I think that creating a greener environment is something our children should learn about but in a very relaxed, innocent manor. Schools could make this a very fun topic through various activities instead of leaving the subject until secondary school when its all very serious and factual.

We don't discuss this with our children atm (they're only 5 months old and 3) but we have solar powered batteries etc that my eldest knows we charge our phones up on and we need to put it in the sun to work, plus we've taught him to turn lights off as he leaves the room and turn toys off he's not using to save power which is a step in the right direction.

I do think that the majority of people are making the environment greener, perhaps not purposefully, but because of the rising cost of things in general. I know I don't drive as much as I used to, we don't waste as much food and we recycle as much as possible. I believe that it is important to try and preserve the planet as it may be for the younger generations but we need to make it fun for them to understand and follow. Getting them interested in the subject is what is going to be the future of our greener planet.

sharond101 Tue 17-Sep-13 22:05:32

Ds is only 16mo so too young to understand but with DH in a job which considers energy waste it will be something we discuss with him when he is older and of course encourage him to be energy efficient. I believe it should be in the school curriculum as not all parents will know enough to tell their children about it.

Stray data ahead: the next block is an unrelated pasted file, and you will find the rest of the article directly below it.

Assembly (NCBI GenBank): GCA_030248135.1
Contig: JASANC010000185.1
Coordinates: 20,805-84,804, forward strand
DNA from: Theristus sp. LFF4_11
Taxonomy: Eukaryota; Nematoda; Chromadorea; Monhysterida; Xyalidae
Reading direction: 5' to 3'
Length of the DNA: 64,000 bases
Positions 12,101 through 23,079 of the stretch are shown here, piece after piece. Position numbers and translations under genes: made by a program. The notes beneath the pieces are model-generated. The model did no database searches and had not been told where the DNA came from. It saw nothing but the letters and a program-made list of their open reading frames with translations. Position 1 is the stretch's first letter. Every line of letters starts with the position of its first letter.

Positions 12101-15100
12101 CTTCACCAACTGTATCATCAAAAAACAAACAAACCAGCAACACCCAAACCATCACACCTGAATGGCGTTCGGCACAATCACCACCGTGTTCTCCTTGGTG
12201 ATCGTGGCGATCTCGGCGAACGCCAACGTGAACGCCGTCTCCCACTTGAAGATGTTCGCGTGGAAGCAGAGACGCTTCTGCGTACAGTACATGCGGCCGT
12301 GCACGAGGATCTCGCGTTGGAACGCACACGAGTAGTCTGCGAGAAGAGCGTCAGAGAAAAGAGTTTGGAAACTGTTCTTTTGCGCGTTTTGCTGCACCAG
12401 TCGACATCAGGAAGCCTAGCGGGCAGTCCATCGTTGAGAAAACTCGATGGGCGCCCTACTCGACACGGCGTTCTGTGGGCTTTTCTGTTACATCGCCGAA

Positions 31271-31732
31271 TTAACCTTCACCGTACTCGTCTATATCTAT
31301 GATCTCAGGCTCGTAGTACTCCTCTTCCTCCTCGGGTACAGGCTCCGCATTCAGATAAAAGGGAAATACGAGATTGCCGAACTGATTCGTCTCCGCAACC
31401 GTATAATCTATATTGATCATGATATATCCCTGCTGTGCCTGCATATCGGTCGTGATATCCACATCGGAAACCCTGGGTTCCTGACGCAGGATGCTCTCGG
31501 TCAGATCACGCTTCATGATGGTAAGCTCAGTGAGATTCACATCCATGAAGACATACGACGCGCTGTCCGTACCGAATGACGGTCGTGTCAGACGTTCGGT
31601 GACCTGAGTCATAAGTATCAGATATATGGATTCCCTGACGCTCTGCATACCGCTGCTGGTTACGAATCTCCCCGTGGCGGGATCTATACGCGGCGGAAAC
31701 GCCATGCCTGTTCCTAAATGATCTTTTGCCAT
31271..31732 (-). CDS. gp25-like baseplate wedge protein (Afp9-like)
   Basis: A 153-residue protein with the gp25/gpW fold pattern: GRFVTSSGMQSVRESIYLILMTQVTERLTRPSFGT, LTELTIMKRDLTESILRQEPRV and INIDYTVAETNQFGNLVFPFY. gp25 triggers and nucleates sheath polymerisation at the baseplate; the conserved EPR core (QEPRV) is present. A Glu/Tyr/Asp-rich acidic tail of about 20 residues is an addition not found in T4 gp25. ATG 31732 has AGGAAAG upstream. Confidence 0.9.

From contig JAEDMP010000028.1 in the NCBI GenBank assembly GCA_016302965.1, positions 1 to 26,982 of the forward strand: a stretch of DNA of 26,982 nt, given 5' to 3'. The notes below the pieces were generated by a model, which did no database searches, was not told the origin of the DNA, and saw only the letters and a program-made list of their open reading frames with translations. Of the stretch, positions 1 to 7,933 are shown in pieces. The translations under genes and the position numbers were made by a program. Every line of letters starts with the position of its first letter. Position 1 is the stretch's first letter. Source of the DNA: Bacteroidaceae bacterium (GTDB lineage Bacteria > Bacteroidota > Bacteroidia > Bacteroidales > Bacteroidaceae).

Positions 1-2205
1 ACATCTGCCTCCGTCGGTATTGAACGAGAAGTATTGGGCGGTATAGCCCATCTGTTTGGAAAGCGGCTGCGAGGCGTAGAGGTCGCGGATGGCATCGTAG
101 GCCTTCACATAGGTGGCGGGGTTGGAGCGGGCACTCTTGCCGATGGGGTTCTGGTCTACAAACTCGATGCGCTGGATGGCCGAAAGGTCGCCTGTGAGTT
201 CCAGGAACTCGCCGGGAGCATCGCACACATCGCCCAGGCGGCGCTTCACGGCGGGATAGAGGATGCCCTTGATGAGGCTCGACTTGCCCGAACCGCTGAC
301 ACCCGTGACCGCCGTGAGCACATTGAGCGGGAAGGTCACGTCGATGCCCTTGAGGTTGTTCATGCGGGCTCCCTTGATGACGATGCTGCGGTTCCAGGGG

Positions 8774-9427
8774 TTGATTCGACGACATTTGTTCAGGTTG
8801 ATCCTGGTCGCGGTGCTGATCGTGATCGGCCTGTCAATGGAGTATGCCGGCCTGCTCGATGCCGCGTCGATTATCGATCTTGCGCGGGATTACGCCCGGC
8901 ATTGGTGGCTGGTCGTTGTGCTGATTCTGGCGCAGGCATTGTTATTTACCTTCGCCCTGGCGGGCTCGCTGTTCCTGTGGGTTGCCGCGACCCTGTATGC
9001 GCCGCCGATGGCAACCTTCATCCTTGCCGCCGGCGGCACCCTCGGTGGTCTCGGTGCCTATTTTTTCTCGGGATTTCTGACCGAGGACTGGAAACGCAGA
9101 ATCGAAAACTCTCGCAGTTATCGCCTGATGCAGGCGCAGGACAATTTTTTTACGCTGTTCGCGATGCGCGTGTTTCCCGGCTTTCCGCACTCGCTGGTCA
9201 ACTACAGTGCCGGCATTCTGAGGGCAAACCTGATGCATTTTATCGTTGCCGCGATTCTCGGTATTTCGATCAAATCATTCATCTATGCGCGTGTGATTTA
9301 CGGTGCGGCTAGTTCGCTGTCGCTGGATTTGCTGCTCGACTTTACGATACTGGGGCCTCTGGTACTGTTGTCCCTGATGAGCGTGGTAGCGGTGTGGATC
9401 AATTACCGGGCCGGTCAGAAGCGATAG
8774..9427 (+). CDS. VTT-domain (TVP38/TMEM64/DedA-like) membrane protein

gazzalw Wed 18-Sep-13 09:51:19

Non-tester: I think it is incredibly important to be teaching the next generation about everything to do with saving power. DD has 'eco warriors' at school and is generally quite good at saving energy whereas DS (12) tends to leave everything on 'stand-by' if indeed he can be bothered to do that. DW is obsessive about not leaving energy-guzzling gadgets on (comes from having a father with an OCD about turning stuff off!) and goes around the house in a flurry checking that things haven't been left on stand-by.

I do think though that financial implications aside, it is very difficult for the children of now to understand quite how their careless habits might impact adversely on energy availability in years to come.

We grew up with miners strikes and three day weeks and homes lit by candle-light. This generation of youngsters knows nothing about not having energy on tap 24/7.

Yes, I do think it's every bit as important a part of children's education as PHSE and Citizenship. It really taps into a lot of areas of the curriculum including the-soon-to-be-obligatory financial education lessons.

Spirael Wed 18-Sep-13 10:02:15

Non Tester.

The best way to help create a greener environment for the DC is to start young with them, working together towards a greener environment as they grow up. It'll hopefully then just become second nature to everyone.

Things like turning off lights/appliances when not needed, wrapping up warm instead of relying on central heating, recycling where possible, not creating more waste than needed, changing to energy saving bulbs, adding simple insulation, etc. All stuff you can do at home without considerable lifestyle changes. Some things can even be made into a game!